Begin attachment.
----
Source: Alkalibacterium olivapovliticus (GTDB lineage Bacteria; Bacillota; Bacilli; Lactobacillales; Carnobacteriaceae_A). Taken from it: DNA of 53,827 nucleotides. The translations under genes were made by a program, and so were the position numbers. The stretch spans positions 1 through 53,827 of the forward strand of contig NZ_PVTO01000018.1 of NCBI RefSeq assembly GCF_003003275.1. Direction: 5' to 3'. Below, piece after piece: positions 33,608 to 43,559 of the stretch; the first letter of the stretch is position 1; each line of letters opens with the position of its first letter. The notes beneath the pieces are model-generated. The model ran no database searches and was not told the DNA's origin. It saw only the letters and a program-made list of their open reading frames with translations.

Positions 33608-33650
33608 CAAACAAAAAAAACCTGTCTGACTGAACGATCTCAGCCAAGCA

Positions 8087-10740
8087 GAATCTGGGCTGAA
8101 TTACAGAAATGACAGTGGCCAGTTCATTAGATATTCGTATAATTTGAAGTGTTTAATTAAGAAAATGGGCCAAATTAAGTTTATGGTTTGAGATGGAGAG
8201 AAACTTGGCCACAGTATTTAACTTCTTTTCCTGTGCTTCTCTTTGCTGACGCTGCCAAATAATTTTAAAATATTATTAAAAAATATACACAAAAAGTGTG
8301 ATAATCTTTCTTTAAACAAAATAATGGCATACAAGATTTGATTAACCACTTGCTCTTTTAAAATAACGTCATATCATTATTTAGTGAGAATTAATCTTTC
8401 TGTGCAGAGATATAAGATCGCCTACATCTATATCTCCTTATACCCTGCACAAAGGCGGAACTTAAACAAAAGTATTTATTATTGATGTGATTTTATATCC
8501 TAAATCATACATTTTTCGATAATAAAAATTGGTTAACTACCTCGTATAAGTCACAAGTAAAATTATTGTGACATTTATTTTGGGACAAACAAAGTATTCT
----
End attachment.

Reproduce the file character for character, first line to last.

Source: Alkalibacterium olivapovliticus (GTDB lineage Bacteria; Bacillota; Bacilli; Lactobacillales; Carnobacteriaceae_A). Taken from it: DNA of 53,827 nucleotides. The translations under genes were made by a program, and so were the position numbers. The stretch spans positions 1 through 53,827 of the forward strand of contig NZ_PVTO01000018.1 of NCBI RefSeq assembly GCF_003003275.1. Direction: 5' to 3'. Below, piece after piece: positions 33,608 to 43,559 of the stretch; the first letter of the stretch is position 1; each line of letters opens with the position of its first letter. The notes beneath the pieces are model-generated. The model ran no database searches and was not told the DNA's origin. It saw only the letters and a program-made list of their open reading frames with translations.

Positions 33608-33650
33608 CAAACAAAAAAAACCTGTCTGACTGAACGATCTCAGCCAAGCA

Positions 8087-10740
8087 GAATCTGGGCTGAA
8101 TTACAGAAATGACAGTGGCCAGTTCATTAGATATTCGTATAATTTGAAGTGTTTAATTAAGAAAATGGGCCAAATTAAGTTTATGGTTTGAGATGGAGAG
8201 AAACTTGGCCACAGTATTTAACTTCTTTTCCTGTGCTTCTCTTTGCTGACGCTGCCAAATAATTTTAAAATATTATTAAAAAATATACACAAAAAGTGTG
8301 ATAATCTTTCTTTAAACAAAATAATGGCATACAAGATTTGATTAACCACTTGCTCTTTTAAAATAACGTCATATCATTATTTAGTGAGAATTAATCTTTC
8401 TGTGCAGAGATATAAGATCGCCTACATCTATATCTCCTTATACCCTGCACAAAGGCGGAACTTAAACAAAAGTATTTATTATTGATGTGATTTTATATCC
8501 TAAATCATACATTTTTCGATAATAAAAATTGGTTAACTACCTCGTATAAGTCACAAGTAAAATTATTGTGACATTTATTTTGGGACAAACAAAGTATTCT